Showing 1 - 25 of 92 comments
Enough with the screen tower and weeds. There is more to a drive-in than the screen tower. Where’s the buildings and speakers?
The 69 has been demolished.
The Gentry will re-open December 13th under new management. The theatre is still owned by Richard Coleman and managed by the Allen Theatre Management team of Bob and Emilie Allen and their son Tim.
Aging? Who are they kidding. There are theatres all over the country operating successfully that were built 75 to 100 years ago. And they are closing one that has been around for only 27 years? Looks like poor planning to me. Way to go AMC.
What a beautiful theatre. As an old showman I’d love to be a part of such an operation.
In 1970 I worked as a projectionist at a theatre in Seattle’s Sea-Tac Airport. It was a 16mm operation that showed travelogs and industrial films.
One of the most beautiful classic theatres I’ve ever seen. I wish I owned it.
Yes, it’s a dying occupation, one to which I devoted much of my life. Film will not be around much longer and projection work will be done by floor staff that simply have to press buttons. I did notice you mixed 16mm JAN projectors (which most theatres do not use) with 35mm projectors. Good video for the untrained.
To the right of the Kuhn where the archway is is the Gem Theatre, the first movie theatre Lebanon had. It’s used for live performances now. I hope the Kuhn owner can replace the plastic in their marquee. The yellow plastic makes it look trashy.
The building shown is actually the Park theatre on Sherman Street and is probably demolished by now.
Are you sure you’ve got the right picture? I was in a store in the lobby of the theatre shown in this photo several years ago and that building was slated for the wrecking ball. The Kuhn is actually several blocks west.
The perfect town for an arthouse. If the new owner reads these posts: I am an experienced theatre manager and I’m available.
The caption says “…with only 800 remaining drive-ins…”. That may be down from 5,000 several decades ago but is up from 500 just a few years ago.
Film prints will be available longer than that. They should attempt to get community support for fund raising. If the owners need a manager I’m available.
Probably the worst thing they did was twinning the thing. But I believe it could be successful as a twin. It all depends on how it’s booked. I don’t think live performances would work. Thw auditoriums are now too small and it does not appear to have fly screens.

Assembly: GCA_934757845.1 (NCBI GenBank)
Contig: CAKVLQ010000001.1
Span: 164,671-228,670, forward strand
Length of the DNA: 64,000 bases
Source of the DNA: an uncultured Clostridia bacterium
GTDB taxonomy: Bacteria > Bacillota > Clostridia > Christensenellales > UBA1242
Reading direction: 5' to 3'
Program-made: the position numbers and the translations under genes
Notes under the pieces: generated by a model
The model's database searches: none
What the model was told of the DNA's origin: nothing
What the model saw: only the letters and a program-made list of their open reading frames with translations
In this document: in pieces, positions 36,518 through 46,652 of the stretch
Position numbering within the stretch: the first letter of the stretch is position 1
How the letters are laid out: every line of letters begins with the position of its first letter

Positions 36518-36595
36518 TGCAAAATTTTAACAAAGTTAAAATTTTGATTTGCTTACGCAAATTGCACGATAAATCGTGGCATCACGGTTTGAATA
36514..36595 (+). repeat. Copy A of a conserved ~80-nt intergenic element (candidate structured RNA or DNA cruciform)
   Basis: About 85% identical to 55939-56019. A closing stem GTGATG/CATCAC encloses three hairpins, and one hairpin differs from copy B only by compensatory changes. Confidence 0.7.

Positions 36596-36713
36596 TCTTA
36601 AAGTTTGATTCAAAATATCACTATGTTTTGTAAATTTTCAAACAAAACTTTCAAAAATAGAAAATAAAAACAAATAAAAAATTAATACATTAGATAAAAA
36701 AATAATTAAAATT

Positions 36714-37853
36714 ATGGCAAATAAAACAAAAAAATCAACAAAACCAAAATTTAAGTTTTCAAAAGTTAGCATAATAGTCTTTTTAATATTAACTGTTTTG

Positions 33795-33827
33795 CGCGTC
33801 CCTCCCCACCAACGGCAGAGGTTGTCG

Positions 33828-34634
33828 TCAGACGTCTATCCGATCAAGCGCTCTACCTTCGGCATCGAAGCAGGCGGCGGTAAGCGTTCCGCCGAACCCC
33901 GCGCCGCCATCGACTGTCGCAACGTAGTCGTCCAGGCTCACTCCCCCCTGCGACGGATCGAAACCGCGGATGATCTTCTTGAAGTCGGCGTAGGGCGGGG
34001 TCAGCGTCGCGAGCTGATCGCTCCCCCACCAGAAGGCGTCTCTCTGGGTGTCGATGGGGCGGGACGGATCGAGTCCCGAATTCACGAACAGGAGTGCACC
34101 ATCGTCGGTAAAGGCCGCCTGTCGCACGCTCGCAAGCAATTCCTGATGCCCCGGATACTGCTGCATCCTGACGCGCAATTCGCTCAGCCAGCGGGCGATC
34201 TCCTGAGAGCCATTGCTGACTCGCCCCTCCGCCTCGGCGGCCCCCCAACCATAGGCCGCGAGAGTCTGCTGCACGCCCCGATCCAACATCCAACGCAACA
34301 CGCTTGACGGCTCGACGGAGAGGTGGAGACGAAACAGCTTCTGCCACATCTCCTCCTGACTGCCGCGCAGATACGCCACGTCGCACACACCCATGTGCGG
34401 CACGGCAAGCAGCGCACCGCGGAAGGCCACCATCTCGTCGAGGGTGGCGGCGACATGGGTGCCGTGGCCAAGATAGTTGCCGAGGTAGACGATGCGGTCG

What a shame. It was an absolutely beautiful theatre when I worked there as a projectionist in the late 60s. It has two Century and one Simplex E-7 projectors. It probable could have been saved if the owners knew how to program the place.
The theatre has been sold.
Boy! I hope they have painted that building.
There are still some film copies made of just about every film. Perhaps Mr. Anderson should use a booker who is familiar with dealing with the distributors.
Whenever I read about a theatre in Florida I always wonder “Don’t those people realize is they have a 16 inch tsunami the whole state will be under water?” I think they call mole hills “mountains” down there.
The theatre has been purchased by a Portland businessman who is working on reopening it. I have the unique privilege of advising him. I believe it will be the beginning of revitalizing the Foster-Powell section of SE Portland.
I owned this theatre in the mid-sixties. It and I were written up in Boxoffice magazine because of the programming I initiated. It was all country music. The first picture was “Your Cheating Heart” with George Hamilton as Hank Williams. It packed the place out. I was also written up in the local IA paper for giving my union projectionist a raise without the union having to ask for it.
The last Sterling house I worked as an IA operator was the Lynn Twin. I met my wife there. Next month we will celebrate our 42nd anniversary. The Lynn Twin (in Lynnwood) is now a non-profit storage facility last used as the Lynn Four.
When did the phrase “lace up” replace “thread up”?
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